(121a) Co-Production of Ethylene and Hydrogen Via Electrochemical Non-Oxidative Deprotonation of Ethane: A Low-Thermal-Budget and Low-Carbon-Footprint Approach

Authors: 
Ding, D., Idaho National Laboratory
Zhang, Y., Idaho National Laboratory
Wu, W., Idaho National Laboratory
He, T., Idaho National Laboratory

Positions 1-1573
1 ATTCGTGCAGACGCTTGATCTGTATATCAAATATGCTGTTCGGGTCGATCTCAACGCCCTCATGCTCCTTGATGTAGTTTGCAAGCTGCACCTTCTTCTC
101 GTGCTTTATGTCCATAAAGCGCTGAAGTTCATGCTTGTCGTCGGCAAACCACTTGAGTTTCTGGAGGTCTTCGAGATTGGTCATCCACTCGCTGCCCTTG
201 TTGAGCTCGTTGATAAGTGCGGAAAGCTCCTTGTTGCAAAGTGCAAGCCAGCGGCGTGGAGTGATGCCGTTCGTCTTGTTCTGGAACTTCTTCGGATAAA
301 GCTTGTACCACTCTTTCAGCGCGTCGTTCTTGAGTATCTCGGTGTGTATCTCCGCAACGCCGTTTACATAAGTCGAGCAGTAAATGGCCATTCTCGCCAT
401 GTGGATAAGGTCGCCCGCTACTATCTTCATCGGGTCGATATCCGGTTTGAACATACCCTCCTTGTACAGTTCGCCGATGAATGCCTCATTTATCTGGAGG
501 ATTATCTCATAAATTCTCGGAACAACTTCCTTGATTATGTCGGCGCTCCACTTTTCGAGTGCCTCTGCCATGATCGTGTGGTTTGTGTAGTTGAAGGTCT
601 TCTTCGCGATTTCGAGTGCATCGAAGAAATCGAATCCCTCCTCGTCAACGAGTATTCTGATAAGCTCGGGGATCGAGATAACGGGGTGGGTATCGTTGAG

The shale gas revolution in the United States in recent years has resulted in an oversupply of methane and ethane, the major components of natural gas and natural gas liquids, respectively, and this trend will continue for the foreseeable future. Due largely to these cheap resources, e.g., the current price of ethane is less than 20 cents/gal, the chemical industry has moved manufacturing plants back to the United States, creating thousands of jobs, while enjoying healthy margins compared to international rivals that typically use more expensive oil-based naphtha as feedstock. However, the ethylene production from ethane or naphtha is energy intensive and represents the single most energy consuming process in the chemical industry. To fully exploit the potential of ethane as a feedstock, low-thermal-budget and low-carbon footprint processes are required. We demonstrated, for the first time, co-production of ethylene and hydrogen through an electrochemical non-oxidative deprotonation process (NDP) at 400oC, with an ethylene selectivity close to 100% and a hydrogen generation rate of 0.448 mol cm-2 per day. Compared to the commercial ethane steam cracking process, the NDP can achieve a 65% in process energy saving and reduce the carbon footprint by as much as 72% or even more (> 90%) if renewable electricity and heat are used. If the heating value of produced hydrogen is taken into account, the electrochemical deprotonation process actually has a net gain in processing energy.